I'm falling out of love with television. It's true. After thirty five years of enjoyment, I'm getting tired of it. High Def, Standard Def, LCD, LED, Plasma, Direct TV, U-Verse, Dish, Pay Per View, sports packages, premium packages, movie packages, 1080, 480, how many rooms can we get service in, what about the garage; it's all too much.
When I was a kid, we had six channels with three networks. Our TV was carved from the trunk of a Giant Sequoia and it was the only TV in the house. Today we have a TV in every room, like they're home radiators. What's more, they all look alike, sleek black borders on a flat, rectangular screen. The only way to tell them apart is by their size. Ours range from a highway billboard to a child's fingernail. If you're wondering if we're rich, we're not. We got them the same way as most: tricks, raffles, store credits, QVC easy pays, gifts, marriage, and bartering with clients who can't pay for legal services.
Because we have so many TVs, selecting the right cable company or satellite provider is big business. After endless affairs with various outfits, all of which ended badly (threatening letters, slurs, collections, lawsuits, etc.) we finally settled on AT&T U-Verse as our forever provider. The U-Verse rep duped us into buying the premium package. Our channels stop at 9,910. Outside of a handful of sports channels and a few staples, I don't watch any of them as I never know what's on.
Growing up, I always knew what was on. How could you not? There were only six channels. I'll never forget walking home from school in fourth grade wondering who in the hell shot J.R. Was it Sue Ellen, her sister, or had Cliff Barnes finally gotten fed up with being the Ewing's punching bag? And we always had our favorite night of TV. Like so many others, mine was Thursday: The Cosby Show, Family Ties, Cheers, Night Court, and Hill Street Blues. What a line up!
Today, I just incessantly flip channels in hopes of finding something better. For the most part, I stop randomly to watch parts of shows on A & E, Discovery, TLC, History, and The Travel Channel. Of course you can't help but recognize certain shows, like Dog The Bounty Hunter, which has its moments, though the story's always the same. Dog and his crew of cartoon characters chase some "Ice Head" through the seedier parts of Hawaii until a friend or a family member gives the fugitive up. Once found, Dog's sons beat the tar out of the guy while Dog and his wife cuss at him. The show ends with a ride to county jail where Dog listens to the fugitive's story, empathizes with his plight, feels sorry for him, prays for him, and then offers him a smoke as a final peace offering. They always part as friends, and the fugitive is usually grateful for the sage advice he received from a sixty year old man with a mullet called Dog.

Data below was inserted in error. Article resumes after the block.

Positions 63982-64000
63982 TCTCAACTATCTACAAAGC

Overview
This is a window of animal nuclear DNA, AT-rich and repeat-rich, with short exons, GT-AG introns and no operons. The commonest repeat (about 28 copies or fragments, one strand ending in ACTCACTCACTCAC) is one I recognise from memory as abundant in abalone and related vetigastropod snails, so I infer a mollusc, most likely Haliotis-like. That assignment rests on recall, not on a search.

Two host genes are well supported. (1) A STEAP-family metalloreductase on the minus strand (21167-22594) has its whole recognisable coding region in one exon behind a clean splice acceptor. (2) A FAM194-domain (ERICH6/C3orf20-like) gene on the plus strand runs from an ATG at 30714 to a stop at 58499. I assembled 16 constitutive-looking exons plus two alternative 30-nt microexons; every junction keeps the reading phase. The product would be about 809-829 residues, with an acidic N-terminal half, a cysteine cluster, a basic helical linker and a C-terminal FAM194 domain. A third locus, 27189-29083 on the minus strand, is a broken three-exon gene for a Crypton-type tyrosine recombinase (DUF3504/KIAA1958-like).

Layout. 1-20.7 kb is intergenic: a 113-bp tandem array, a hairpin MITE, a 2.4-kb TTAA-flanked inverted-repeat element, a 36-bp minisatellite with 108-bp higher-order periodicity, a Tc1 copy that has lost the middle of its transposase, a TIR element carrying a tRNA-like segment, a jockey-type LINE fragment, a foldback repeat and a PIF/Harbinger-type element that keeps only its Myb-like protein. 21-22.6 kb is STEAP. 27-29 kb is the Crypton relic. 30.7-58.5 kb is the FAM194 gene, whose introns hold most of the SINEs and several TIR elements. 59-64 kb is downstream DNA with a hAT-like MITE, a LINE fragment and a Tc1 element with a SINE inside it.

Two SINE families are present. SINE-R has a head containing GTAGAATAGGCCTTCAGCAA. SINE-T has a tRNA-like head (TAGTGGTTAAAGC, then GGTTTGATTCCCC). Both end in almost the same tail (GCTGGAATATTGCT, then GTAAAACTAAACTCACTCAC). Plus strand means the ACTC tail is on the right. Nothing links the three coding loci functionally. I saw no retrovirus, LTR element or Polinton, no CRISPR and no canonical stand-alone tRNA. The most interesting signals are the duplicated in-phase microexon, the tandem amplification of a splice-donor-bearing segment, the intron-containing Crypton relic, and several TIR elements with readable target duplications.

When we originally signed up for U-Verse, I was particularly excited about the movie package. With more than fifty channels showing premium movies in HD our options would surely be endless. We'd feel like movie critics! Not quite. After a year of having it, I watch Curb Your Enthusiasm, when I can find it, and nothing else. Jennifer's Body has been on HBO for 311 consecutive days. I'm sure it's not a record, though it should be a crime.
As a policy, I refuse to watch anything not in high definition. The U-Verse channels above 1000 are in HD, and those below 1000 are in SD. Most of the channels offer both, so TBS is in HD on channel 1112, and in SD on channel 112. I routinely catch my wife watching the standard definition version on 112. While I don't say anything to her; inside, I'm having an apoplectic fit. She might as well be watching a black and white TV with rabbit ears! "What are you doing?!!!!!" I scream inside my head.
U-Verse comes with a DVR that allows me to record, rewind, fast forward, send live shows to my cell phone, produce films, and basically do whatever I want. With one simple remote, I'm the Wizard of Oz. Unfortunately, I never use it because I can never find the shows I like. Nevertheless, I am amazed at how far technology has come since the days of the old VHS and BETA recorders. I remember when my rich uncle bought one of the early VCRs. Four beefy guys delivered it to his house on a skid. The rest of my family was so jealous that they refused to go see it. At Christmas they played home movies of him without his hair transplant. I wonder if he still has that VCR? I bet he could sell it to those three guys who own the pawn shop in Las Vegas. I like that show too. I wish I knew when it was on.
Above all the myriad things that frustrate me about modern television; it's what it did to my love of sports that bothers me most. On any given Saturday, there are hundreds if not thousands of football and basketball games on. It's too many. Before cable or satellite TV, the networks picked what games I watched, and I liked it. At best, there may have been six games on in an entire day. Now, don't get me wrong, I love being able to watch my favorite teams play, but I used to like to watch the "big games" involving other teams too. Today, I can see just about every game being played anywhere in the world, which wreaks havoc on my attention deficit brain. Because I can't settle on a single game, I just flip channels from game to game to game without actually watching any of them. By the end of the day, I've watched eight hours of lowlights. I never happen upon a game when something exciting occurs.
In the end, I trust I'm just acting spoiled, and of course exaggerating a bit. Truth be told, I have no intention of ever canceling U-Verse, since they are my forever provider, but I am getting sick of trying to keep up with the latest technology only to watch a handful of shows and games from a digital scroll of crappy viewing options.